Monday, 21 january 2019 | Redacción CEU
There are many factors that influence the purchase decision. Among the main ones, we can find quality, consumer experience, price, easy returns, availability, a simple purchasing process and positive referencing. However, there are other subtle aspects that often go unnoticed and that can greatly influence a client's preference for one product or another. Today, at The CEU IAM Business School, we talk about the so-called “the country-of-origin effect". What is this phenomenon? What is its relationship with foreign trade? How can the label "made in" influence the acceptance of a brand abroad?
Consumers have many ideas that are associated to products depending on their place of origin. Proof of this is that if we carry out a small survey on the best products according to their country of origin, the majority of participants may respond that the best cheese is in France, the best watches in Switzerland and the best towels in Portugal. This type of ideas are fully assimilated in the collective thinking. Hence, the success of the products with a designation of origin category. This qualification helps products, which generally have an agricultural origin, to be distinguished and protected from others. This way, the products which do not comply with standard requirements cannot compete with them. But, what does it happen when the "made in" label goes against the brand?
How can the "made in" label influence brands?
For years, different experts in the field have debated about the level of influence that the country of origin has on the perception, representation, preference and disposition for customers to buy. Regardless of whether this level is high or low, all specialists conclude that consumers often analyze some products with a different interest when they discover where they come from. This phenomenon is known as "the country-of-origin effect".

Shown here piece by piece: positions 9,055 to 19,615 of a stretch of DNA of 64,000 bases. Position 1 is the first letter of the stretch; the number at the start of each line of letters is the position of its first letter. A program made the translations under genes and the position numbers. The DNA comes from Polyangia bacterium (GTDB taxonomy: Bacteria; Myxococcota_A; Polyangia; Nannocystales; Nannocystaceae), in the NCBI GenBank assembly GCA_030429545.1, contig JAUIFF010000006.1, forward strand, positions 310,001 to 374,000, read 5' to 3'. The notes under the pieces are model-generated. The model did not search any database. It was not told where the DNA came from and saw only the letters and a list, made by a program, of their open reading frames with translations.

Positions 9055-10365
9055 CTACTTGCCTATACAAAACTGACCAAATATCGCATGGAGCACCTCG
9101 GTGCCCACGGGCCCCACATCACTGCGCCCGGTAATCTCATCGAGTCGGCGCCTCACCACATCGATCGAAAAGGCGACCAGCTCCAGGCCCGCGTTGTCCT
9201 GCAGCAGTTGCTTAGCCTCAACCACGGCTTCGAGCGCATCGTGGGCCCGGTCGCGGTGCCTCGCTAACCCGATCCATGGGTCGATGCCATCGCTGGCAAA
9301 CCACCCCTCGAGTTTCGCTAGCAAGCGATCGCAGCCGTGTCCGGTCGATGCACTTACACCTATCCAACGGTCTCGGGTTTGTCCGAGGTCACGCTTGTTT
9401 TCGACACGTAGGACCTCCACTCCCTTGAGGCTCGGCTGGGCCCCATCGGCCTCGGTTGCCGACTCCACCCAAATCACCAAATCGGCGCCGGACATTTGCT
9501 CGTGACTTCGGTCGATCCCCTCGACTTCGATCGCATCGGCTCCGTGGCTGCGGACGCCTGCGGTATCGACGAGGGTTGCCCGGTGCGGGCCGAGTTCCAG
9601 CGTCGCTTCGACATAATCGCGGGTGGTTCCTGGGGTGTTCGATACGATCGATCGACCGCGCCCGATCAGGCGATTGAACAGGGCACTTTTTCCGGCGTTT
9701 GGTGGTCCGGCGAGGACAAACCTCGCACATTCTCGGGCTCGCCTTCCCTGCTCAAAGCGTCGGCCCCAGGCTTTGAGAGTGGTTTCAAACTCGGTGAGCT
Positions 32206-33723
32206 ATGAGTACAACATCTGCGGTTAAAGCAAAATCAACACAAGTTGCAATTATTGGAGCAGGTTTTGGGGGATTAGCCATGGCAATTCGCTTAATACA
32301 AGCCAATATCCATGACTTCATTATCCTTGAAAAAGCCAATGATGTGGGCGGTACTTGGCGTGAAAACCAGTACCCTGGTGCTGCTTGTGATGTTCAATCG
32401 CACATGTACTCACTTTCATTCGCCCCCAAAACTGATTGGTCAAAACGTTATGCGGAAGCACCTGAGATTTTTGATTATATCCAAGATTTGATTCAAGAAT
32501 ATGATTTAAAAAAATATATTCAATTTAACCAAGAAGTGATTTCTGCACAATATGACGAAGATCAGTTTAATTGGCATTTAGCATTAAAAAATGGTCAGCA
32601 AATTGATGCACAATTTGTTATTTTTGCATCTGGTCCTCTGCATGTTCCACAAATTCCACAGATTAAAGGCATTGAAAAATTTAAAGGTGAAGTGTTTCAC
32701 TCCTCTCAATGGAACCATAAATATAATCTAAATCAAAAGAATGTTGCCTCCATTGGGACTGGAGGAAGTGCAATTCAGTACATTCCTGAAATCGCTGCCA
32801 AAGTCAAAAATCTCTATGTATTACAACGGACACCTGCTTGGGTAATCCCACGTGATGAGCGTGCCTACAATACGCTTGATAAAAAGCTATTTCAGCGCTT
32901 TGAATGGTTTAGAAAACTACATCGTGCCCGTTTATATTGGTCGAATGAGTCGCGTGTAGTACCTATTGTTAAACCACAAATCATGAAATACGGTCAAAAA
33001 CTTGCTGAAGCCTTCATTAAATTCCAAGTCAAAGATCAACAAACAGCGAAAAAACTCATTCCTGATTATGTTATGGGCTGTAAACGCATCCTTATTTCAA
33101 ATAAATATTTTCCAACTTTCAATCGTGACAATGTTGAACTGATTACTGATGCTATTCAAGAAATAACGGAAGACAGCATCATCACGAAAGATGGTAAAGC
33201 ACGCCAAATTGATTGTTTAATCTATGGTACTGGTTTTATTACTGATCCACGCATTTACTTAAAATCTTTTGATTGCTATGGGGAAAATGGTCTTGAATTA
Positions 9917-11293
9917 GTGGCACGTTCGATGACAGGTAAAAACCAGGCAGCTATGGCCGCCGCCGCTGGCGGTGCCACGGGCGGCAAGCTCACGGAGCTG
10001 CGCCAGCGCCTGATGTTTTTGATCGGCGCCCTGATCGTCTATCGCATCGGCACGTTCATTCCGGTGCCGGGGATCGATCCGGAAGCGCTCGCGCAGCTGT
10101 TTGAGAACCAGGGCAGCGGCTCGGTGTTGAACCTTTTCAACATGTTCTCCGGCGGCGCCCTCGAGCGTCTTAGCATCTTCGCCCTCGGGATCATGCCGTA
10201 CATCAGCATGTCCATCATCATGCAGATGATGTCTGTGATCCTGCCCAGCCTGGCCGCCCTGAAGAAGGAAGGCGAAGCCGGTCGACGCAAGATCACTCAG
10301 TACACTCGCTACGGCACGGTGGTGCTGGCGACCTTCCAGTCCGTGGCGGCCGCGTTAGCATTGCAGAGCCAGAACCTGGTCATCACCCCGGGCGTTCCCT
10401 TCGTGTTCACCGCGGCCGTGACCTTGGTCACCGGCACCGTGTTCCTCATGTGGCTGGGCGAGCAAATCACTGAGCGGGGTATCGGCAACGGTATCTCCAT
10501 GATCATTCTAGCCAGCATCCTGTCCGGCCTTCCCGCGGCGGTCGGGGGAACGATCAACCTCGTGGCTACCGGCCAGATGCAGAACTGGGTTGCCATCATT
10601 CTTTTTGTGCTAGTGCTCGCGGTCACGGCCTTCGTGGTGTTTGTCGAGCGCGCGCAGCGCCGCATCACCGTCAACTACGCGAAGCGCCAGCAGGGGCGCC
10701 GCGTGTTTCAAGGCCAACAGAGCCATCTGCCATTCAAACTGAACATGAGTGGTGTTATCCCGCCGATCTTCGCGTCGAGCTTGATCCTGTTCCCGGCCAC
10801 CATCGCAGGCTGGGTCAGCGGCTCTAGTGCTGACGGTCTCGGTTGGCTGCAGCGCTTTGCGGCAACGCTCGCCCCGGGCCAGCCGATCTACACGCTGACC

When a group of foreign tourists visit a Spanish designer's clothing store, they do not expect to find the sentence "made in China" on the inside label. The same happens when Spaniards go abroad and realize that the souvenir that they are going to buy in a regional boutique is manufactured neither in the region nor in the country that they are visiting. The odds are that these tourists decide to leave the store and buy somewhere else. It is true that both cases can be regarded as extreme cases, because these clients rather than distrusting the country of origin, they feel fooled. However, both situations illustrate the type of associations that customers make when buying a product. A simpler example, and also a very likely one, is that, in a grocery store, a customer who wants to buy coffee will choose a product originating in Brazil or Colombia rather than one that comes from countries such as Vietnam, Honduras or Indonesia; despite them being also large producers of coffee.
On other occasions, the country of origin becomes the perfect selling argument. This is the case of the salesperson that ensures that the electronic device which we hold in our hands comes from Japan or that the bonbons which we are seeing in the counter are made with Belgian chocolate. When this happens, we find it easier to trust they are high quality products. Sellers can take advantage of our association of ideas to enhance the value of the product that they want us to buy. "The country-of-origin effect" can be understood, to some extent, as an indicator of quality. This phenomenon can also be associated with an emotional factor. When the crisis struck, many small shops in Spain, especially clothing stores, bet on emphasizing that their products were manufactured and designed in the country.